CSO Concert of 2012 to Showcase Works of Mozart and Brahms
Guest conductor Matthias Bamert, guest violinist Yossif Ivanov, and the Columbus Symphony will explore the emerging maturity of Mozart's first minor-key symphony and the transformational appeal of a Brahms' string quartet transcribed as a work for full orchestra in the "Mozart & Brahms" program. The concert will include Mozart's Symphony No. 25 in G Minor and Violin Concerto No. 5 in A Major (featuring the young, Belgium-born guest violinist Yossif Ivanov), as well as Brahms-Schoenberg's Piano Quartet in G Minor.
WOSU's Christopher Purdy will hold a free, pre-concert lecture about the program for ticket holders at 7pm each night on the fourth floor of the Ohio Theatre's Galbreath Pavilion.
The Columbus Symphony presents the Mozart & Brahms program at the Ohio Theatre (39 E. State St.) on Friday and Saturday, January 6 and 7, at 8pm daily. Tickets are $24.75-$68 and can be purchased at the Ohio Theatre Ticket Office (39 E. State St.), all Ticketmaster outlets, and www.ticketmaster.com. To purchase tickets by phone, please call (614) 228-8600 or (800) 745-3000. The Ohio Theatre Ticket Office will also be open two hours prior to each performance. Students between the ages of 13-19 may purchase $5 High Five tickets while available. College students with a valid ID can purchase $13 tickets the week of the performance.
The 2011-12 Masterworks Series is made possible through the generous support of season sponsor Battelle.
About guest conductor Matthias Bamert
Matthias Bamert's distinguished career began with the Cleveland Orchestra where he was Resident Conductor with then Music Director Lorin Maazel. Since then, he has held positions with the Swiss Radio Orchestra, London Mozart Players, Principal Guest Conductor of the Royal Scottish National Orchestra, Associate Guest Conductor of London's Royal Philharmonic Orchestra, and Music Director of the Malaysian Philharmonic Orchestra. Bamert has worked frequently in the concert hall and studio with such orchestras as the Philharmonia, the London Philharmonic, and the BBC Symphony Orchestra, has appeared regularly at the London Proms, and often appears with orchestras outside London such as the BBC Philharmonic and the City of Birmingham Symphony Orchestra.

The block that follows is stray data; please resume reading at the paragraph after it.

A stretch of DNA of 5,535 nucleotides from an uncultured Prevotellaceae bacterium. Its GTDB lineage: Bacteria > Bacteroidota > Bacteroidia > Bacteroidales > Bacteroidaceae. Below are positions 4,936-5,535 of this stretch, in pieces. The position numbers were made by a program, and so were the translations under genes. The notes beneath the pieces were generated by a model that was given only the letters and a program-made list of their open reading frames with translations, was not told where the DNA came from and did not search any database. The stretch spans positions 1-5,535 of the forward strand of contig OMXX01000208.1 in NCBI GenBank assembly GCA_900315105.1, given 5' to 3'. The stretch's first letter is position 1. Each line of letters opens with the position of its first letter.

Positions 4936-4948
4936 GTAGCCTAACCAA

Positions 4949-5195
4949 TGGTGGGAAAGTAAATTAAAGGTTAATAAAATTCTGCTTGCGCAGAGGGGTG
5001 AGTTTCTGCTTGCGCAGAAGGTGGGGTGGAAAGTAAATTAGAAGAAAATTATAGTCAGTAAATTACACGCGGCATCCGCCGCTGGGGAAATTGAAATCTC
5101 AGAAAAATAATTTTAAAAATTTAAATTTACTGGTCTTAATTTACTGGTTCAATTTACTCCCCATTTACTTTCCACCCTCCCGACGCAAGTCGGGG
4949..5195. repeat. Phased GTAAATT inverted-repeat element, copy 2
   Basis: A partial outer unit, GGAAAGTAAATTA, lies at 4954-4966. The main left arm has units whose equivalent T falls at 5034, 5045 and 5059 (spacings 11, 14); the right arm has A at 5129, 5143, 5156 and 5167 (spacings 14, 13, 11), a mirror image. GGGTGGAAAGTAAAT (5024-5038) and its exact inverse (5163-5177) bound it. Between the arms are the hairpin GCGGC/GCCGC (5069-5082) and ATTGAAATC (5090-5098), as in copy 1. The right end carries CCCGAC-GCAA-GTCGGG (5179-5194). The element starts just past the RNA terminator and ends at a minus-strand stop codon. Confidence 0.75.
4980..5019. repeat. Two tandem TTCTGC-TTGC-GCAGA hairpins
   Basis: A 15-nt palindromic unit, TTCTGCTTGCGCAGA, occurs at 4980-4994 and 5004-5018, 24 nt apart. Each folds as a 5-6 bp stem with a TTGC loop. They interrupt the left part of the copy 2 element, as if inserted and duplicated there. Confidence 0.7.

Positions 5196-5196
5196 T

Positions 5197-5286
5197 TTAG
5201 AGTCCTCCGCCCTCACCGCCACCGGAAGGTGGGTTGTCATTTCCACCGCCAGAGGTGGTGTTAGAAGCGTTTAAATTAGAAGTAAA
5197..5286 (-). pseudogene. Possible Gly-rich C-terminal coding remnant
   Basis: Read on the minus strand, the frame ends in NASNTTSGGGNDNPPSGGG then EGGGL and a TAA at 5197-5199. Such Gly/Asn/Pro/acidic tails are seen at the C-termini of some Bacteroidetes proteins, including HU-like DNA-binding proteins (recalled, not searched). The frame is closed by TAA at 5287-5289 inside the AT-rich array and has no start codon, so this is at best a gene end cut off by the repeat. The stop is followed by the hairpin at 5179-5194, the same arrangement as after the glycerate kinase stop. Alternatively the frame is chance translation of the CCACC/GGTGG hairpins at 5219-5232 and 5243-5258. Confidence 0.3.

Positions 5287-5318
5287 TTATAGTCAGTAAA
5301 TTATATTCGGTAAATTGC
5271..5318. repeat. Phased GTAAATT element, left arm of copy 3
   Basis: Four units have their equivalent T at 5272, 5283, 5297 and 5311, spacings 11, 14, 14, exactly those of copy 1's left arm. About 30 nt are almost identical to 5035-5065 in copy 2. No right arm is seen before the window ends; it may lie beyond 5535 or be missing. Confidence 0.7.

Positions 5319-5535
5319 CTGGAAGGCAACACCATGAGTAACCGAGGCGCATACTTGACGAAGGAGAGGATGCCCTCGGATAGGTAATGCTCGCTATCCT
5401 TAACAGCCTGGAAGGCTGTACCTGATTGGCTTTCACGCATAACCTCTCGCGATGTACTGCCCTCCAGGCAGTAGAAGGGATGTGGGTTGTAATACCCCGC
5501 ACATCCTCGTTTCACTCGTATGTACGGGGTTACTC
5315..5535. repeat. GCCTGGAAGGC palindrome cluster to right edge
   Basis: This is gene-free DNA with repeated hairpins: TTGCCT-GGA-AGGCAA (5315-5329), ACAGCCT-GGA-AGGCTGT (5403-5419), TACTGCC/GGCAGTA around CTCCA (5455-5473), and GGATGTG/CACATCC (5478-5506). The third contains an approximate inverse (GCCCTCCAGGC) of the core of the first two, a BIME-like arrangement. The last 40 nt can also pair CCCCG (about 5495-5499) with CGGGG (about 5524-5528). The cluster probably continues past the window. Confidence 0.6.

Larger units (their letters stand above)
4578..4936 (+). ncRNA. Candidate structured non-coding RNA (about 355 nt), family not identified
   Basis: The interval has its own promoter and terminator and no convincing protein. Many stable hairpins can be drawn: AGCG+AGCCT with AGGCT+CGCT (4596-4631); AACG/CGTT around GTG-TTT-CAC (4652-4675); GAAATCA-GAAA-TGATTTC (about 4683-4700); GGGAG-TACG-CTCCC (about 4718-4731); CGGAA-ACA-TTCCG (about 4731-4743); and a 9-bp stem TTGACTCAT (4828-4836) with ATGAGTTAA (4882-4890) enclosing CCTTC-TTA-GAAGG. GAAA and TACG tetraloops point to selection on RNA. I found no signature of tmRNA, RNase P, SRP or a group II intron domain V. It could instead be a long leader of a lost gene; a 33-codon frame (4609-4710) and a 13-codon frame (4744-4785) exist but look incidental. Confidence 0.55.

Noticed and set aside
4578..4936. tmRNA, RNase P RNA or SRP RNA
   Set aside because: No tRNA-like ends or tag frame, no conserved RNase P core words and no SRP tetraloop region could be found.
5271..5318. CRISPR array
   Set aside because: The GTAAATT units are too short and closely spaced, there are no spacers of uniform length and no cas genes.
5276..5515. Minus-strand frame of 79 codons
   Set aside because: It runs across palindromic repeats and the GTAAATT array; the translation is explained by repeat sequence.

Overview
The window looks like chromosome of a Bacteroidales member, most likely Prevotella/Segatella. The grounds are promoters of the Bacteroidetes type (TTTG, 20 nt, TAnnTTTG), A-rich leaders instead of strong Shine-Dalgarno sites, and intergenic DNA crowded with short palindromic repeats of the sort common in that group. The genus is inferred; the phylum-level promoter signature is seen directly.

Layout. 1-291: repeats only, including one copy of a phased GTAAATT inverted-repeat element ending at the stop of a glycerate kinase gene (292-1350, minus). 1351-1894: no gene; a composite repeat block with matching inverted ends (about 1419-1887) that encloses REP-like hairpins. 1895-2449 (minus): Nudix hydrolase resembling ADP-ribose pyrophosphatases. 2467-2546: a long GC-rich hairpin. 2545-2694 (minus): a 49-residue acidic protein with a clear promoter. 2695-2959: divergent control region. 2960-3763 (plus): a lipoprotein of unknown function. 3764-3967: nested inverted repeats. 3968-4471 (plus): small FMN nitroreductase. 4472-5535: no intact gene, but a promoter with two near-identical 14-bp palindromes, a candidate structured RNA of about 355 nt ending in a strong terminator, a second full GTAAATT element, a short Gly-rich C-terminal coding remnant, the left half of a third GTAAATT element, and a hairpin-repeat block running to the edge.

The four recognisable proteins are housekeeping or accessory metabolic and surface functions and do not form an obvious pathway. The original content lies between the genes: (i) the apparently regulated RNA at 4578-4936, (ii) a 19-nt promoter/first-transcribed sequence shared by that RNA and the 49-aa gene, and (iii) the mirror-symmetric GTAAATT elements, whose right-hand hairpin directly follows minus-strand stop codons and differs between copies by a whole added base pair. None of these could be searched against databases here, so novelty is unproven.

About guest violinist Yossif Ivanov
Acclaimed as "a player of impressive authority and presence" (The Strad) and "one of the top violinists of tomorrow" (Diapason), Yossif Ivanov has quickly established himself as one of the leading violinists of the young generation. He was awarded first prize at the Montreal International Competition at 16, and the Second Prize as well as the Public Prize at the Queen Elizabeth Competition in Brussels at the age of 18. In 2006, his first CD was awarded a Diapason d'Or de l'Année, the most important recording industry award in France. He is the youngest violin teacher at the Royal Conservatory of Brussels. Ivanov plays the 1699 "Lady Tennant" Stradivarius, kindly lent by the Stradivarius Society of Chicago.
About composer Wolfgang Amadeus Mozart (1756–1791)
Mozart was a prolific and influential composer of the Classical era. He composed over 600 works, many acknowledged as pinnacles of symphonic, concertante, chamber, piano, operatic, and choral music. His Symphony No. 25 in G minor, was written in October 1773, shortly after the success of his opera seria Lucio Silla. It was supposedly completed October 5, a mere two days after the completion of his Symphony No. 24, although this remains unsubstantiated. It is widely known as the opening music in Miloš Forman's 1984 film Amadeus. The Violin Concerto No. 5 in A major was written in 1775, and premiered during the holiday season that year in Salzburg.
About composer Johannes Brahms (1833–1897)
German composer and pianist Johannes Brahms was one of the leading musicians of the Romantic period. Brahms spent much of his professional life in Vienna, Austria, where he was a leader in the musical scene. Today, many of his works have become staples of modern concert repertoire. A categorical perfectionist, Brahms destroyed many of his own works and left several unpublished. His Piano Quartet in G minor was composed between 1856 and 1861. Clara Schumann owned this masterpiece, as she was the pianist for the first performance in 1861 in Hamburg. It was also played in Vienna on November 16, 1862, with Brahms himself at the piano supported by members of the Hellmesberger Quartet.